EDF’s Sizewell B nuclear plant, taken offline in April for routine refuelling and maintenance, will stay shut for three months longer than planned after wear was found on steel components in the reactor.
The closure of the Suffolk plant, capable of producing electricity for 2.5 million homes or meeting around 3% of the UK’s demand, will deal a blow to low-carbon generation this summer.
Sizewell B is the UK’s youngest operational nuclear reactor, linked up to the power grid in 1995, and the only one not slated to close this decade. While the plant was originally scheduled to be decommissioned in 2035, EDF is now planning for up to a 20-year extension to that date.
However, unexpected wear to a crucial component of the reactors’ safety mechanism has raised new safety concerns about the plant.
Sizewell B’s owner, French energy giant EDF, said it discovered wear to the plant’s stainless steel “thermal sleeves,” part of the mechanism which inserts control rods into the core to shut it down. Extreme wear could eventually result in parts of the thermal sleeves coming loose and obstructing the control rods, EDF said, citing experience at one of its nuclear power stations in France.
Control rods give operators real-time control over the fission process in the reactor, allowing them to keep it active but also prevent it from accelerating out of control. EDF said the damage to the thermal sleeves at Sizewell was “nowhere near” the stage where it would prevent the control rods from functioning and that even in that event the reactor could still be powered down safely.
However, it will assess the cause and extent of the wear at Sizewell and determine how many parts need to be replaced before it seeks permission to restart the plant. An outage that was initially scheduled to run until 29 May will now be extended until 30 August while EDF carries out this work.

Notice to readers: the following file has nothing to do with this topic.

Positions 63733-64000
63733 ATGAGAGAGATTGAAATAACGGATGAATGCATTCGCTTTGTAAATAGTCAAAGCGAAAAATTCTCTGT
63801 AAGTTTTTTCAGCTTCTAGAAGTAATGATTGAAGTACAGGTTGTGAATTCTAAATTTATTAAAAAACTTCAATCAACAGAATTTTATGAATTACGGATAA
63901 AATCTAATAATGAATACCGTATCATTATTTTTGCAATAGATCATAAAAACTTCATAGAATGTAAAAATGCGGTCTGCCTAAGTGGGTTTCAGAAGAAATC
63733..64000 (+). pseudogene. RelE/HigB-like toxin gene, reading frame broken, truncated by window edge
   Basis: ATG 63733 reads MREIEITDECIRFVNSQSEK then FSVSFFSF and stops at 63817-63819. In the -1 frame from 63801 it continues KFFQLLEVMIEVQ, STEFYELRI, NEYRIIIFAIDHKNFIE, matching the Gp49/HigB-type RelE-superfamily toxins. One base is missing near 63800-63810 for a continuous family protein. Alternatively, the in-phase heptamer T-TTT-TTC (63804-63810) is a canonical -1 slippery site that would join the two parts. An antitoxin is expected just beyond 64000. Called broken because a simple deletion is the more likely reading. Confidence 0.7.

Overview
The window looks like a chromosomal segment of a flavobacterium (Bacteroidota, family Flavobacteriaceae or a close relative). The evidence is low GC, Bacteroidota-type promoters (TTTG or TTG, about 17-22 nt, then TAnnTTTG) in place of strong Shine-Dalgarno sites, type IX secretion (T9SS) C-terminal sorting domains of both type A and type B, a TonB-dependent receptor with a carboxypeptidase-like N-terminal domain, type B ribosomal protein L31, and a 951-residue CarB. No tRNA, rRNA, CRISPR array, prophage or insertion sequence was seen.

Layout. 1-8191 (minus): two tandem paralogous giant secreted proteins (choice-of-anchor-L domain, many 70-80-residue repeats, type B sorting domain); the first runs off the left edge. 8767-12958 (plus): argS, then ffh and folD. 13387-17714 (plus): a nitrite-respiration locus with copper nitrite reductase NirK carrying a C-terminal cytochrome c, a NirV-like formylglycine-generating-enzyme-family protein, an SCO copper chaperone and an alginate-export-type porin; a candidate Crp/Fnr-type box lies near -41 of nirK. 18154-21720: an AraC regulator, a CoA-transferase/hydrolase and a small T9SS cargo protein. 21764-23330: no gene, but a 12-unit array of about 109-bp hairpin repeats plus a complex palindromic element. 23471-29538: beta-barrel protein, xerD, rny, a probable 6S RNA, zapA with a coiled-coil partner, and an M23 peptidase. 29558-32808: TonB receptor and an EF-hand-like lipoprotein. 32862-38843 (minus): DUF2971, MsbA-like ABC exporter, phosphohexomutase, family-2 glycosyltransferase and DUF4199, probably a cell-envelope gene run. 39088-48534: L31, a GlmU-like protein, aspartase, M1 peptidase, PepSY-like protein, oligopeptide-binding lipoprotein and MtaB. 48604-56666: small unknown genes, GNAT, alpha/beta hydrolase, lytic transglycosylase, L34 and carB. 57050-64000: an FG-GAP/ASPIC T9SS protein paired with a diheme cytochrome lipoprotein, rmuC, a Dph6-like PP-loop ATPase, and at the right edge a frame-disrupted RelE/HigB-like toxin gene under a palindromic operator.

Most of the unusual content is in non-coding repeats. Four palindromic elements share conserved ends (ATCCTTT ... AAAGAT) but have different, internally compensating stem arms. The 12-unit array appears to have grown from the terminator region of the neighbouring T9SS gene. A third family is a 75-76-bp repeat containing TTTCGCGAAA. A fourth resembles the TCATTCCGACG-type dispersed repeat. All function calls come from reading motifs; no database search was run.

The work is being performed by a reduced number of workers in order to maintain safety during the pandemic. A spokesperson for EDF said in April: “Sizewell normally employs an additional 1,200 workers during an outage but has reduced the scope of work and the additional staff and contractors needed.” It is now performing the work with “under 750 additional contractors.”
But despite the precautions, several of those contractors were forced to self-isolate in April after coming into contact with a person, not a Sizewell worker, who tested positive for the virus.
This isn’t the first time plants in the UK’s ageing nuclear fleet have been sidelined over safety concerns. EDF’s Hunterston B in North Ayrshire was taken offline in 2018 after cracks were discovered in its graphite reactor cores. Similar cracks were also discovered at its sister power station Hinkley Point B in Somerset.
Tests performed by EDF demonstrated that the cores could withstand a once-in-10,000 years earthquake. After being cleared by the Office for Nuclear Regulation (ONR), both plants are currently generating electricity. However, EDF will shutter both earlier than planned: Hunterston B by January 2022 and Hinkley Point B by July 2022.
Meanwhile, EDF’s Dungeness B on the south coast in Kent has been offline since September 2018, when inspections revealed corrosion to seismic restraints, pipework and storage vessels so severe that the ONR classified the event as a level 2 incident, out of 7, on the International Nuclear Event Scale. Dungeness was originally scheduled to come back online in February 2019 but that date has been repeatedly pushed back as EDF performs repair work.
EDF is now understood to be considering decommissioning the plant, moving directly to defuelling, if it can’t come back online by August of this year. The plant had been scheduled to run until 2028.
The early decommissioning of these plants is putting more pressure on the UK’s next generation of nuclear reactors. Ground has broken on just one successor—the £23 billion Hinkley Point C—but it won’t generate any electricity until 2026.
The government is reportedly close to granting EDF and China General Nuclear (CGN) permission to build a new power station—Sizewell C—on the Suffolk site. The project is expected to be finished by 2031.
However, plans by two Japanese companies, Hitachi and Toshiba to construct power stations on Anglesey and in Cumbria, respectively, fell through over lack of government co-investment in the projects. Additionally, CGN’s plans to build a new nuclear power station at Bradwell in Essex have been subject to scrutiny over the role of China in the UK’s essential infrastructure.